by Kelly Link (Random House)

Do you like magical realism? Stories that start out in normal places, with regular people, and then get impossible and weird? No? Me neither. It tends to make me feel the rug’s been pulled out from underneath me, that I’ve been fooled, led somewhere I didn’t intend to go. But then, I’d never read anything by Kelly Link before.

It’s reductive to compare a writer to other writers as a means of understanding what they do, but in the case of someone whose work is so hard to describe, it’s tempting. So: The stories in this new collection, Link’s first in ten years, are something like the wonderful short stories of Ray Bradbury, whose science fiction transcended that genre classification and always had so much heart. They’re reminiscent of Neil Gaiman, too, with something dark, feminine, and punk rock blended in, like something YA author Cecil Castellucci would cook up, only these are boozier and more grown-up and full of sex.

And when it comes to magical realism, or science fiction—whatever it is we’re calling the elements of Link’s fiction that put a superhero convention in the same hotel as a meeting of dentists—the stories in this collection fall into one of a few interesting categories. There are the ones like “Two Houses,” which takes place on a spaceship floating through the cosmos, that are strictly, well, otherworldly. There are ones that start out normal enough, like “The Summer People,” which introduces us to a girl who lives out in the country with her hard-drinking dad, before it takes a sharp turn into a backwoods lit up by magic, a haunted house of sorts, and antique toys that come to life.

There are even a couple of regular old literary stories in here, and these will really break your heart. Because when it comes to the world we actually live in, here and now, Link couldn’t be pithier, funnier, or more on-point. In one story, there’s a band called O Hell, Kitty. Another one, called “Light,” takes place on some alternate plane where people are born with two shadows and mermaids are an invasive species, but is also most definitely Dade County, Florida, a florid and alien landscape in its own right. It has “tunnels of coral reef, barely covered by blackish, sandy dirt … Geckos with their velvet bellies and papery clockwork insides, tick-tock barks … Lakes so big and shallow that you could spend all day walking across them.”

Once I’d read a few of these stories, I was hooked. I trusted Link to take me places I wanted to go, even if I didn’t know what they were. Because as it turns out, her wildly out-there stories are about unreality, which is an idea we grapple with all the time. They’re about the way you can believe in a fantasy with all your heart, if you’re feeling sad enough. They’re about the line between reality and imagination, which in our technology-driven world is growing blurrier every day.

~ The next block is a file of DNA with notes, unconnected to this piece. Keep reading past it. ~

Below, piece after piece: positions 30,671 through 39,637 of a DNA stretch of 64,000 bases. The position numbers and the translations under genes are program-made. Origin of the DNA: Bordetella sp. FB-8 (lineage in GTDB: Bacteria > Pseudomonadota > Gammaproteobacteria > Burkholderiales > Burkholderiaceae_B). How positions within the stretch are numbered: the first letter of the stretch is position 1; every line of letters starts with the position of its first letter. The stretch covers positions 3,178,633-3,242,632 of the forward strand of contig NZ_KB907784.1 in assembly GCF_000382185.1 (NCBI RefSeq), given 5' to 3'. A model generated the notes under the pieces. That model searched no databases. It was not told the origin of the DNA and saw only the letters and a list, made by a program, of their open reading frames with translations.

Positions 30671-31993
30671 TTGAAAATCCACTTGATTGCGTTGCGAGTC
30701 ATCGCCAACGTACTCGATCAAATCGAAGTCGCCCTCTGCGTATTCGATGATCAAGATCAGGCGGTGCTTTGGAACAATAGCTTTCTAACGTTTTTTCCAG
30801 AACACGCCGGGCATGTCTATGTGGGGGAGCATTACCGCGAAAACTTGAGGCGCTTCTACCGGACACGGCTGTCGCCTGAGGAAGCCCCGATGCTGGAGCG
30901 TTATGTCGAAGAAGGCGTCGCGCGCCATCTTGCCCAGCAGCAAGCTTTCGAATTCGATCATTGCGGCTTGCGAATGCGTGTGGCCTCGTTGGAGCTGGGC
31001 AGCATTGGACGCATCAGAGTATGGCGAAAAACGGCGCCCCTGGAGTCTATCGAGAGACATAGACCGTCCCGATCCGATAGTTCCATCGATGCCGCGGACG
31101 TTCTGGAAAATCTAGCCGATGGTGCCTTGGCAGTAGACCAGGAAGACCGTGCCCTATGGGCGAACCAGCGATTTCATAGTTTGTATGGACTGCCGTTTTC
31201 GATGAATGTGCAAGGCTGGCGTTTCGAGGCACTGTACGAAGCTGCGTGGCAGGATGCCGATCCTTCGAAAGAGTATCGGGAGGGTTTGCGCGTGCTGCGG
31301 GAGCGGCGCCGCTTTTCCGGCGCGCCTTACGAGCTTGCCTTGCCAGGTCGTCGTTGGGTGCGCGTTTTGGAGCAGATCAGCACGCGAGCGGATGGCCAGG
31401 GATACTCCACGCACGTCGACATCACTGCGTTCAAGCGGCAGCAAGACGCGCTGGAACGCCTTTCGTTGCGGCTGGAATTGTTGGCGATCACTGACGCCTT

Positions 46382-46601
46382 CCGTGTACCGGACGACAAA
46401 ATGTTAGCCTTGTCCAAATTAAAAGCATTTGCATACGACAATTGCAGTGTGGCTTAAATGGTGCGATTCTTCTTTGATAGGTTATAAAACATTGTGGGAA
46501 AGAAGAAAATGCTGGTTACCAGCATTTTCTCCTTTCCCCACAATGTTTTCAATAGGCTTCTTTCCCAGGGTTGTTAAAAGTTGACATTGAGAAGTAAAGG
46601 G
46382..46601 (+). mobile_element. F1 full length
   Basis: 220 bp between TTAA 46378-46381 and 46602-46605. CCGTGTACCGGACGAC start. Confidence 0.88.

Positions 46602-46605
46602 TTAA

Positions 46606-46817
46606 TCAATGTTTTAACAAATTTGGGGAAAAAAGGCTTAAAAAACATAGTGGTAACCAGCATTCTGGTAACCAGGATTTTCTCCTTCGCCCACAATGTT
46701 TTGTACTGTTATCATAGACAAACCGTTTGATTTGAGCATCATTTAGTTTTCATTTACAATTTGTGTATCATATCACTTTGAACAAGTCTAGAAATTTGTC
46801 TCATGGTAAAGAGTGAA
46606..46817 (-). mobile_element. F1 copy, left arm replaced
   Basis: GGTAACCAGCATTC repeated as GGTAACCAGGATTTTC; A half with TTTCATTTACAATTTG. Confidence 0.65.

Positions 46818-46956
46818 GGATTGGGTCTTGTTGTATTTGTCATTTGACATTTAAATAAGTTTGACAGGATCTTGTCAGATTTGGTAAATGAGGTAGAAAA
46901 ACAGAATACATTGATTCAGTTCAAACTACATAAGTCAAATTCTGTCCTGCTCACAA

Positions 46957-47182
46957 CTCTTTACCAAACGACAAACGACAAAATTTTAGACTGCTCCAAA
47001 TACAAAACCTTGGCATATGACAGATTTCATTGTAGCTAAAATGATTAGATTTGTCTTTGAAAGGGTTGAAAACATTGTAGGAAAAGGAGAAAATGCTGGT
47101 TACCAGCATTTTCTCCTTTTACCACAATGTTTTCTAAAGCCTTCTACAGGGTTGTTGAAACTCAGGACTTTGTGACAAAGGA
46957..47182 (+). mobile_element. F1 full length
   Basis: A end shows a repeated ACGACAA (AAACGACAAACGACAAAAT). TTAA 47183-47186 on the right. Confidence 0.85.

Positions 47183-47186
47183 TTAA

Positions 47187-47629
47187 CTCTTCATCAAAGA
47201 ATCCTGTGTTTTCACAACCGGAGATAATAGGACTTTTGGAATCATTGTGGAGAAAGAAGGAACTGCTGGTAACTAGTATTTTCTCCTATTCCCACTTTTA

In “The New Boyfriend,” a teenager named Immy is poisonously jealous of her best friend, Ainslie, for having not one, but three boyfriends—all of them fake—expensive, lifelike robots that she stores in a closet in the basement. When she wants to spend time with her Boyfriends, she switches a button on their heads, underneath their (real, human) hair, and they follow her around and gaze into her eyes and fetch her drinks and snacks.

It sounds creepy, but Link hasn’t written a horror story just for the thrill of it; she’s written one that seems entirely plausible. Ainslie’s Vampire Boyfriend wears a dark suit and is devoted to his owner for all eternity, and the Werewolf Boyfriend comes with both a boy head and a wolf head, as you’d expect. Just like the teenagers you know, the ones in this story have grown up in a world where simulated reality and actual, living things coexist, and Link has a wonderful knack for showing us how eerie and beautiful this is, and how it changes our human natures not one bit.

Immy loves Ainslie’s Ghost Boyfriend, tries to make him hers. She looks at his fabricated face and thinks about how weird, or not weird, this really is. He has the most beautiful eyes she’s ever seen, which is silly to say because they’re not real eyes, they’re made of colored gel and electric components that light them up. But how is that different from the vitreous humors and lenses that ours are made of, she wonders? Does interacting with something unreal that’s pretending to be real make her less real, too?

Or more?